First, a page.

US pharmacy workers are trying to form their first labour union, complaining they are under undue pressure to lift sales from drugstore chains struggling with falling vaccine demand after the Covid-19 pandemic.
Pharmacy workers last week staged a three-day walkout — which they dubbed “Pharmageddon” — and have now announced a partnership with IAM Healthcare, a union for healthcare professionals.
Pharmacists are the last line of defence in patients’ health but are being increasingly graded by corporate sales metrics, said Lannie Duong, a clinical pharmacist based in California who is expected to be on the new union’s steering committee.
“We are treated like we’re working at McDonald’s,” she said.
Within hours of the launch, its website crashed as more than 30,000 pharmacists and technicians signed up to declare their interest in joining a union, said Shane Jerominski, an independent pharmacist who is one of the leaders of the unionisation push.
“It’s not a shortage of pharmacists, it’s a shortage of pharmacists and technicians willing to work in an environment where you run the risk of a medical error,” Jerominski said.
The proposed Pharmacy Guild will demand legislative and regulatory change to protect patients, he said. But the partnership with IAM Healthcare is a first step in the difficult, years-long process of forming a union in the US. Union organisers at companies including Starbucks and Amazon have so far struggled to secure new contracts.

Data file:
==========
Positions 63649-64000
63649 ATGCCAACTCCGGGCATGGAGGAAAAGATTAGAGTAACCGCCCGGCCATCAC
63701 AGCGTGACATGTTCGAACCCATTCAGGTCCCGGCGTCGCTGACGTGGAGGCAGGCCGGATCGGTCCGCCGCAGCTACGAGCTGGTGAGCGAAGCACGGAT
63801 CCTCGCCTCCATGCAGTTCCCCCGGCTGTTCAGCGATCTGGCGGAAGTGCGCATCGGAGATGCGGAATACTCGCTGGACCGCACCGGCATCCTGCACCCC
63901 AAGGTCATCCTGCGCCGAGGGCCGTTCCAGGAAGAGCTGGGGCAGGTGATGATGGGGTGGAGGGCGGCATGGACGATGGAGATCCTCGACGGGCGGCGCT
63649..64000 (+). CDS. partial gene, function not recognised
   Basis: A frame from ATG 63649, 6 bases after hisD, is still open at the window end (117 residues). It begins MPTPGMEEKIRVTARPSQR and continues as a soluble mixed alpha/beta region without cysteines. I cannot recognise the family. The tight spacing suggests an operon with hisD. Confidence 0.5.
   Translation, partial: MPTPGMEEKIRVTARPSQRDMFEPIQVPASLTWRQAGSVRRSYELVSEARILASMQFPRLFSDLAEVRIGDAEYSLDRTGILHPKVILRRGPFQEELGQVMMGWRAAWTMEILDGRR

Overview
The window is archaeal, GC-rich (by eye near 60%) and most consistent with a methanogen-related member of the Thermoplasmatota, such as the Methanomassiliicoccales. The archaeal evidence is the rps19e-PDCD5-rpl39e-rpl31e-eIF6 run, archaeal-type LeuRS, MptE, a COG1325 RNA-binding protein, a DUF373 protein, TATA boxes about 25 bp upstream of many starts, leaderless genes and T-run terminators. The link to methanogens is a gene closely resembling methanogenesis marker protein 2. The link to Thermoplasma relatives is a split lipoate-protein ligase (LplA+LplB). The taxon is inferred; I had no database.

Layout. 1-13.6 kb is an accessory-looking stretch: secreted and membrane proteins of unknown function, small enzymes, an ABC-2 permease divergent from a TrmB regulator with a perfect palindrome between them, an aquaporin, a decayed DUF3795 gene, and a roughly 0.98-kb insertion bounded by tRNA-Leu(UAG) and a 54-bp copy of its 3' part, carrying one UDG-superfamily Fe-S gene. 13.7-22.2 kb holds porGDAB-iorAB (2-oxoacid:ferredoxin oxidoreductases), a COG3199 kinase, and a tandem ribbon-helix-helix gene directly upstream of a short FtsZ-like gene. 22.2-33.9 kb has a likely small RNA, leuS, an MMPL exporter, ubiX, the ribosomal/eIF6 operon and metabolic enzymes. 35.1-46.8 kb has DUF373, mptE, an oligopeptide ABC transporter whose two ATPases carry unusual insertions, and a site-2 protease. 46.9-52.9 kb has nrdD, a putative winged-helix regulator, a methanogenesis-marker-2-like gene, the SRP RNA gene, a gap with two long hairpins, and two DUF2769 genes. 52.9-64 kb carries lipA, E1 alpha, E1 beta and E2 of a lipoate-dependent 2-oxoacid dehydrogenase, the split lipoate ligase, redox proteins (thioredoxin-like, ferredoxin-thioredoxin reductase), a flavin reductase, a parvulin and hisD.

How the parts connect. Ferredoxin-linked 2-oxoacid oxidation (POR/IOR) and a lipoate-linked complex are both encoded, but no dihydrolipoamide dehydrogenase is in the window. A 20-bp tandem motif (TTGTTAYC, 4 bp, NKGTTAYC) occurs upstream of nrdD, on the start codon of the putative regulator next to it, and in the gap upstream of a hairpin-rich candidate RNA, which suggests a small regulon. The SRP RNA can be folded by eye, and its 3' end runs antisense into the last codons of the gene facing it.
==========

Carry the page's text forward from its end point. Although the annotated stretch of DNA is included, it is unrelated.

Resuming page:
Both CVS and Walgreens said patient safety was their highest priority, adding that they were committed to working with pharmacists to address their concerns.
“We never ask our pharmacists to work beyond what they believe is safe,” Walgreens said.
CVS and Walgreens said last week’s walkout had little to no effect on their stores.
The labour unrest comes as pharmacy chains are suffering from a range of problems including waning demand for vaccines. Rite Aid filed for bankruptcy last month, while Walgreens and CVS have both announced store closures to cut costs.
CVS is shutting 900 stores by 2024. Walgreens Boots Alliance announced a $1bn cost-cutting plan last month as a new chief executive stepped in following the departure of former boss Rosalind Brewer.
Walgreens slashed its full-year earnings outlook at its latest results, citing “significantly lower” Covid vaccine and testing volumes. Similarly, third-quarter earnings at CVS were dragged down by a “Covid softening”.
Drugstore chains are also facing rising competition from Amazon and growing losses from shoplifting, some of it caused by organised crime gangs. Losses to theft grew by 20 per cent to $112bn last year, according to the National Retail Federation.
Shares in CVS have dropped by one-third and Walgreens’ more than halved since the start of 2022. In response, drug stores have shifted their focus to higher-margin products such as vaccines, which Duong said were being administered by fewer employees, who were graded on speed, quotas and upsells.